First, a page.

Please use this identifier to cite or link to this item: http://hdl.handle.net/10397/20933
Title: Evaluation on indoor environment quality of dense urban residential buildings
Authors: Chan, EH
Keywords: Residential property
Environmental health and safety
Urban regions
Hong Kong
Issue Date: 2008
Publisher: Emerald Group Publishing Limited
Source: Journal of facilities management, 2008, v. 6, no. 4, p. 245-265 How to cite?
Journal: Journal of facilities management 
Abstract: Purpose – The purpose of this paper is to evaluate the indoor environmental quality among residential buildings in dense urban living environment, after the outbreak of Severe Acute Respiratory Syndrome (SARS), which called for a review on the relationship between health issues and the authors' built facilities.
Design/methodology/approach – Environmental tests include thermal comfort, noise, daylight and air quality inside the residence of typical housing units were carried out. Based on inferences drawn from test results, the paper developed systematic conclusions.
Findings – It was observed that most of the occupants (over 70 per cent of 125 households) were tolerating the higher air temperature and dimmer daylight inside their residence, which was proven to fall behind Hong Kong Standard. On the contrary, people reflected that they were also trying to abate noise and dust concentration in their daily life.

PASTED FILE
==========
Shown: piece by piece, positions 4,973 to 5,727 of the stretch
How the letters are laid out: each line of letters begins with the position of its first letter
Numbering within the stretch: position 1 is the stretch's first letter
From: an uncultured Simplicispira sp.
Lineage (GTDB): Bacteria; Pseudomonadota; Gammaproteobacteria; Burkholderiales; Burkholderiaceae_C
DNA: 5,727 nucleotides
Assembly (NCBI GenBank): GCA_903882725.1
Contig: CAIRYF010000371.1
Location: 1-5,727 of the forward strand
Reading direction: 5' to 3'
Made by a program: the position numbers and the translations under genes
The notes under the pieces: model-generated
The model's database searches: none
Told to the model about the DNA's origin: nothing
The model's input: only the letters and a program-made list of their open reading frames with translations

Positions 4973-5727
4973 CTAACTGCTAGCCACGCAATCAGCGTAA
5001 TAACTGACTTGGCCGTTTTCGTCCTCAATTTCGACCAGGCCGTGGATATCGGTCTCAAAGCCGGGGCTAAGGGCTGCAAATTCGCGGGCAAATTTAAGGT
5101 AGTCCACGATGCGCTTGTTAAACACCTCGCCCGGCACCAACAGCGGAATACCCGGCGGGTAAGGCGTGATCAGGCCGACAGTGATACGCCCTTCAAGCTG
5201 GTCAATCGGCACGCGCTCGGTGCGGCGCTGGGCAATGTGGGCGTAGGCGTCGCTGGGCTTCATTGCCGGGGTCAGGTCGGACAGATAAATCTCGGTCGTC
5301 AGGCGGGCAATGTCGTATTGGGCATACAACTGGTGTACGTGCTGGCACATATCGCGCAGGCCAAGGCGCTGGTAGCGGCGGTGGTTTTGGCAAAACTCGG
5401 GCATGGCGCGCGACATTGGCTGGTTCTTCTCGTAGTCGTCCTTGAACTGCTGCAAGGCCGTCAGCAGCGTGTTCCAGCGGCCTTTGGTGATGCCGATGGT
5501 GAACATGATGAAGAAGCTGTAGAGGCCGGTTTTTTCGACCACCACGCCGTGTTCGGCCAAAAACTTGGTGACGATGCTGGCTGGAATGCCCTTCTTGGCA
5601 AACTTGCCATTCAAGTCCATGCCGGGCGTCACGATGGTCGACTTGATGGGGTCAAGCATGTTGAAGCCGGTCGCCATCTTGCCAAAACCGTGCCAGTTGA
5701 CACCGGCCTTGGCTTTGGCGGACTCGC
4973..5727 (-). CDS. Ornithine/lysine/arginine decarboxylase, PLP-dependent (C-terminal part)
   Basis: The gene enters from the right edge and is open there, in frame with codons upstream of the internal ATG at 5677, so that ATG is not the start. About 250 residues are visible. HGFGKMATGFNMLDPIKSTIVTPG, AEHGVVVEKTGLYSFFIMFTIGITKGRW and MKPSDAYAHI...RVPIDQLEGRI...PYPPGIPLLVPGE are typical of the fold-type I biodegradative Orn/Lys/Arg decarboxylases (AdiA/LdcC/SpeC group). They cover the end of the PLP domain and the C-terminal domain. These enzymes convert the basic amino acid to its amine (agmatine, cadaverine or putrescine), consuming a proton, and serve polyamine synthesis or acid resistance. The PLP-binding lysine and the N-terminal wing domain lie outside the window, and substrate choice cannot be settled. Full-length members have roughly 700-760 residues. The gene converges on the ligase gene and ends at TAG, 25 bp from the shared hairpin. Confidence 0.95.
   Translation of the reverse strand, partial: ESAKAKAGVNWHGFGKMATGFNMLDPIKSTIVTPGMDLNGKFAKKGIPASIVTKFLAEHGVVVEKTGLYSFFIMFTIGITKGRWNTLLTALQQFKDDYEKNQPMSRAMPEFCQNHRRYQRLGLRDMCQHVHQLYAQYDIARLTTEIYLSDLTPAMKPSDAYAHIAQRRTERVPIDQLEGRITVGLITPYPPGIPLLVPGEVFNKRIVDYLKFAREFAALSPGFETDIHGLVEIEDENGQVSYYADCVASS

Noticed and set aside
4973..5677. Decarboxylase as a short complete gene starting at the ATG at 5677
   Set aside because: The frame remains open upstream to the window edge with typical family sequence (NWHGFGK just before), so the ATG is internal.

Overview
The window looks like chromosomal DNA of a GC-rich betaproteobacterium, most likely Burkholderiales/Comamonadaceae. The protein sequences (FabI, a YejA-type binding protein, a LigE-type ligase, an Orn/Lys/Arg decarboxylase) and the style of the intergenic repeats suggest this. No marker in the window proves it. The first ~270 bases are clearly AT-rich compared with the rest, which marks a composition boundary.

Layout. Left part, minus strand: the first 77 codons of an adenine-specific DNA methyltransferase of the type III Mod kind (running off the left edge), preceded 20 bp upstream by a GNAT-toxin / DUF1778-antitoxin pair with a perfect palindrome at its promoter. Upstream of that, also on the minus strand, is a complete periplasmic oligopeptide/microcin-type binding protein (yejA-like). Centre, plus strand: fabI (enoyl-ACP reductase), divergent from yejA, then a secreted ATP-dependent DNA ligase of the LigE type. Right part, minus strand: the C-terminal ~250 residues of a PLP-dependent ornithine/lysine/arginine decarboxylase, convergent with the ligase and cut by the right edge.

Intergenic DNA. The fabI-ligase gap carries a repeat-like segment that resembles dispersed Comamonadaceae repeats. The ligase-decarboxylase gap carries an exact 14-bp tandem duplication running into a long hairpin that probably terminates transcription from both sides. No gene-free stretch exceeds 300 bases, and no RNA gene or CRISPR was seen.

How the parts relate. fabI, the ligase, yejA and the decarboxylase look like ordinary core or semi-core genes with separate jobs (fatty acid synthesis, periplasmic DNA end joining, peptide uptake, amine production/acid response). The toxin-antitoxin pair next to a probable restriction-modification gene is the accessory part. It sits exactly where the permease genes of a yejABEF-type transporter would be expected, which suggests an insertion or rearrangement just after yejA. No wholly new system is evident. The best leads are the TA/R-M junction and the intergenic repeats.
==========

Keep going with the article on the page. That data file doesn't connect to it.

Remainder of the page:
Research limitations/implications – Owing to the flat occupants' exclusive property rights in law, there were limited access to the residents' flats and only 32 occupants out of 125 allowed us to conduct the survey. Yet, the data set was justified.
Practical implications – The results provides practical guidance for the design of future housing to enhance health and comfort of occupants.
Originality/value – Originality of the findings is based on on‐site data collected in dense urban housing condition. Rating data were also collected from the occupants concerned about their habituation conditions in Hong Kong after the outbreak of SARS, which was a major crisis that called for fundamental review of the authors' built facilities.
URI: http://hdl.handle.net/10397/20933
ISSN: 1472-5967
EISSN: 1741-0983
DOI: 10.1108/14725960810908127
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